Roberto Ortiz was promoted to MLB and will be the first full-time Puerto Rican umpire in the Major Leagues

Photo: Sean M. Haffey/Getty Images

Major League Baseball (MLB) will make history in its 2022 season after announcing that it promoted five umpires, including, Roberto Ortiz who will become the first Puerto Rican to be full time in the best baseball in the world.

Along with Roberto Ortiz, Ryan Additon, Sean Barber, John Libka and Ben May, who have more than a decade of experience refereeing games in the Minor Leagues, were promoted.

Although the Puerto Rican is the second oldest among the new permanent MLB referees, he is also the third who has worked in fewer games. And it is that since he debuted in the minor categories of the ‘Big Show’ in 2009, He has worked in a total of 411 games.

Likewise, it should be noted that of that total number of matches in which he saw action as umpire, some have been in the Majors since since 2016 he has been called sporadically to the top flight of American baseball. During the 2021 campaign, the Puerto Rican worked at Triple-A East in 2021.

Profile of the umpires who promoted with Roberto Ortiz

Among the umpires who rose to the Major Leagues along with Roberto Ortiz, stands out Sean Barber, 36, who has been a minor league umpire since 2006. He has 690 major league games as an umpire called up since 2014 and worked the Triple-A East in 2021.

Ben May, 40, has been a minor league umpire since 2007. He has seen action in 650 major league games as a called-up umpire since 2014 and worked at Triple-A West in 2021.

Ryan Additon, 36, has been a minor league referee since 2010. He has 381 major league games since he was called up in 2017, and he was behind the plate for Corey Kluber’s no-hitter last season, after the New York Yankees, in Texas. He worked at Triple-A East in 2021.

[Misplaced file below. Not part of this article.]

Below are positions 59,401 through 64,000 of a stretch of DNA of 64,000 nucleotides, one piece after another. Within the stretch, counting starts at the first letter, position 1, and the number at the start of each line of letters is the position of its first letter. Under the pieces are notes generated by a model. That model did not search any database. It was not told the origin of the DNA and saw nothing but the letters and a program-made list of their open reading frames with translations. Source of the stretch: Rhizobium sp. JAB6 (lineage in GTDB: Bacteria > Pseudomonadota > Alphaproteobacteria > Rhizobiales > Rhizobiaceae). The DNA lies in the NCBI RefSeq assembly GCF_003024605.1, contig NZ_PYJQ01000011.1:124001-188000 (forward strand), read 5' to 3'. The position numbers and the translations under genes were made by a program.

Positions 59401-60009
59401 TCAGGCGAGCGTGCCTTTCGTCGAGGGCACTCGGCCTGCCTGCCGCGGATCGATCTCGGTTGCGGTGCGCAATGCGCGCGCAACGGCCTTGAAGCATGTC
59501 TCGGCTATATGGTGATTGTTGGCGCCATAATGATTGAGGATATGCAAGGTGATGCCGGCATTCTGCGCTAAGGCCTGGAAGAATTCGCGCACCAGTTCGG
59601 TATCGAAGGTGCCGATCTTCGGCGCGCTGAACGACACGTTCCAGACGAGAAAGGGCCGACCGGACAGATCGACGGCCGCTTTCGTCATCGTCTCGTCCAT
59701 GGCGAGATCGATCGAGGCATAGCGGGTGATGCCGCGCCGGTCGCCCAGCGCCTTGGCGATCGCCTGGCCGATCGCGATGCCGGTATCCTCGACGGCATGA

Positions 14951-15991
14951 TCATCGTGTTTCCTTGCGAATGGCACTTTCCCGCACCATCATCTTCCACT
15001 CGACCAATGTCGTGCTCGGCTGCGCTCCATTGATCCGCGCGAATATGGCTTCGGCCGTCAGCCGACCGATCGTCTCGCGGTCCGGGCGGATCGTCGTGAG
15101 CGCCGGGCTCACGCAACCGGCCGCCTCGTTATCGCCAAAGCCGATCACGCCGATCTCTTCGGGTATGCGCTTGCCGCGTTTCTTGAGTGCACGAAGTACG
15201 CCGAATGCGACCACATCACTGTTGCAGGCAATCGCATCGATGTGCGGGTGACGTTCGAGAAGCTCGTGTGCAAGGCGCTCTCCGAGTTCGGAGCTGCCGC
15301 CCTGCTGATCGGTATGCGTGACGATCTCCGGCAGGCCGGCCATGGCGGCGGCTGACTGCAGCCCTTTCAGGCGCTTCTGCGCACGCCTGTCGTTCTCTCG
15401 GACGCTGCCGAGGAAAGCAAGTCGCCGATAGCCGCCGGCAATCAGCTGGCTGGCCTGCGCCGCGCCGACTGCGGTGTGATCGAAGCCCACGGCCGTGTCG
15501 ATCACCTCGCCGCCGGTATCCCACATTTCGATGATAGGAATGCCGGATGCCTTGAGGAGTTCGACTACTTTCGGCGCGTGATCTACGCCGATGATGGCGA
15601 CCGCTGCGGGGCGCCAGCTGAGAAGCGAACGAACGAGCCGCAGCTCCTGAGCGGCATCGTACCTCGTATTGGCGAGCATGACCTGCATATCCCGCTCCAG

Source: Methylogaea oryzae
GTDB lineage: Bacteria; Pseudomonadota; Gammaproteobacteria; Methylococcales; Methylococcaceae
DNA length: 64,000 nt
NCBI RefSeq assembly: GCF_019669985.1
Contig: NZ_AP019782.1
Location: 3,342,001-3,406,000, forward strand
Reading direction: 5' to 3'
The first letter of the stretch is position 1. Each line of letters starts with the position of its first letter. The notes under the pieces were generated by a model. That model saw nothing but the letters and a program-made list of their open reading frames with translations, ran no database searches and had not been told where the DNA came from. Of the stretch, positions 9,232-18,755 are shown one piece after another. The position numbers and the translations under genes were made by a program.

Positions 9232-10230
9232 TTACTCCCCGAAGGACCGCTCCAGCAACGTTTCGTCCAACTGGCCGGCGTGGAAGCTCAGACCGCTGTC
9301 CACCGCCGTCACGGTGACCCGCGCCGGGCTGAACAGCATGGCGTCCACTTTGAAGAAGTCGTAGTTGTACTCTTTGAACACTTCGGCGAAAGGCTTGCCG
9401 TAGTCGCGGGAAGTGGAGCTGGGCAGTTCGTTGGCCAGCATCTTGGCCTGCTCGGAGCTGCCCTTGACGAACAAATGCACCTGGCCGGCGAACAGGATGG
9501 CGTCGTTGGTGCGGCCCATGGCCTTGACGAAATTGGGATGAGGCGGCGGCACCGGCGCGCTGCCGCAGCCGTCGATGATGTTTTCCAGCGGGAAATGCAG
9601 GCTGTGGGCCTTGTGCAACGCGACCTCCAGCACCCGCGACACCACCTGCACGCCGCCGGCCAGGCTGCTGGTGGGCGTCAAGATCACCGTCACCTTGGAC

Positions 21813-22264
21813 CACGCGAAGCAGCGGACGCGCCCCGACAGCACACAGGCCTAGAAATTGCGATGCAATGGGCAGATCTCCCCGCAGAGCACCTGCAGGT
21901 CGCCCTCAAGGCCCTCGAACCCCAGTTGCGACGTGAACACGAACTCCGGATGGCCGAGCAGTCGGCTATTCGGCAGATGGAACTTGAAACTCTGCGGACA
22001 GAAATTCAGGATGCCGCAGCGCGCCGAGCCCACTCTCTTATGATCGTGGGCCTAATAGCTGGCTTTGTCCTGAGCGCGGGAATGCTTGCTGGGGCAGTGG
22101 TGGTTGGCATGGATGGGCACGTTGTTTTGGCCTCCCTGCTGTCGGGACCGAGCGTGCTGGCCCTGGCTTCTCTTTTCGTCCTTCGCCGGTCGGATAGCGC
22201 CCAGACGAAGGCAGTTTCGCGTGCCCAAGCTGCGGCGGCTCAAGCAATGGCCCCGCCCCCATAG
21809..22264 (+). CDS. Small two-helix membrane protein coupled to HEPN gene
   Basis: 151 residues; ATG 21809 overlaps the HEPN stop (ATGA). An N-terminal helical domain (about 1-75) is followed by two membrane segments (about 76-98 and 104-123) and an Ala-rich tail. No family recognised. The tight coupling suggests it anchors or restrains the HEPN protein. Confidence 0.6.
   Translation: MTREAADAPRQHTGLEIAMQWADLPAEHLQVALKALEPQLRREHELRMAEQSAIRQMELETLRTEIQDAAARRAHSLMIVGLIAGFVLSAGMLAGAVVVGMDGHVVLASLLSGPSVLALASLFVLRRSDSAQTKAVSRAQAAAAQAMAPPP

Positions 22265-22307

Last but not least is John Libka, 34, who has worked in the minor leagues since 2010. In turn, he has appeared in 371 major league games since 2017 and worked in Triple-A West in 2021.

Iconic umpires who left baseball in 2021

It should be noted that the new referees, who also have worked Major League Baseball spring training since becoming called umpiresfill the gaps left by the retirements of veteran Major League umpires.

The list of umpires who retired after the end of the previous season has several prominent names and even They were in unique moments and feats that have been seen in the MLB. These are:

Fieldin Culbreth, who worked three World Series (2008, 2012 and 2018) in his 25-year Major League career and was in the field for Hall of Famer Cal Ripken Jr.’s 3,000th hit.

Kerwin Danley, who pursued a career as a first-team All-American at San Diego State University, where “KD” was a teammate of Hall of Famer Tony Gwynn, by becoming a major league umpire during 25 years and, in 2020, he became the first African-American crew chief in MLB history.

Gerry Davis, who retires with a combined 5,000 games worked between the regular season (4,849, fourth all-time) and his all-time record 151 postseason games. Gerry had a streak of 24 consecutive years with postseason duties during his 38-year major league career, the second longest in history.

Brian Gorman, son of former Major League Baseball player and umpire Tom Gorman. Brian worked in three World Series in his 30-year Major League career and for a long time represented Major League Baseball Umpires on the MLB Rules of the Game Committee.

Joe West, who retires with an all-time record 5,460 Major League games since his debut in September 1976. Joe broke Hall of Fame umpire Bill Klem’s long-time mark on May 25, 2021 at Chicago ( White Sox-Cardinals).

With these retirements, the new crew chiefs on the MLB staff are veteran umpires Laz Diaz, Greg Gibson, Marvin Hudson, Ron Kulpa and Bill Welke.

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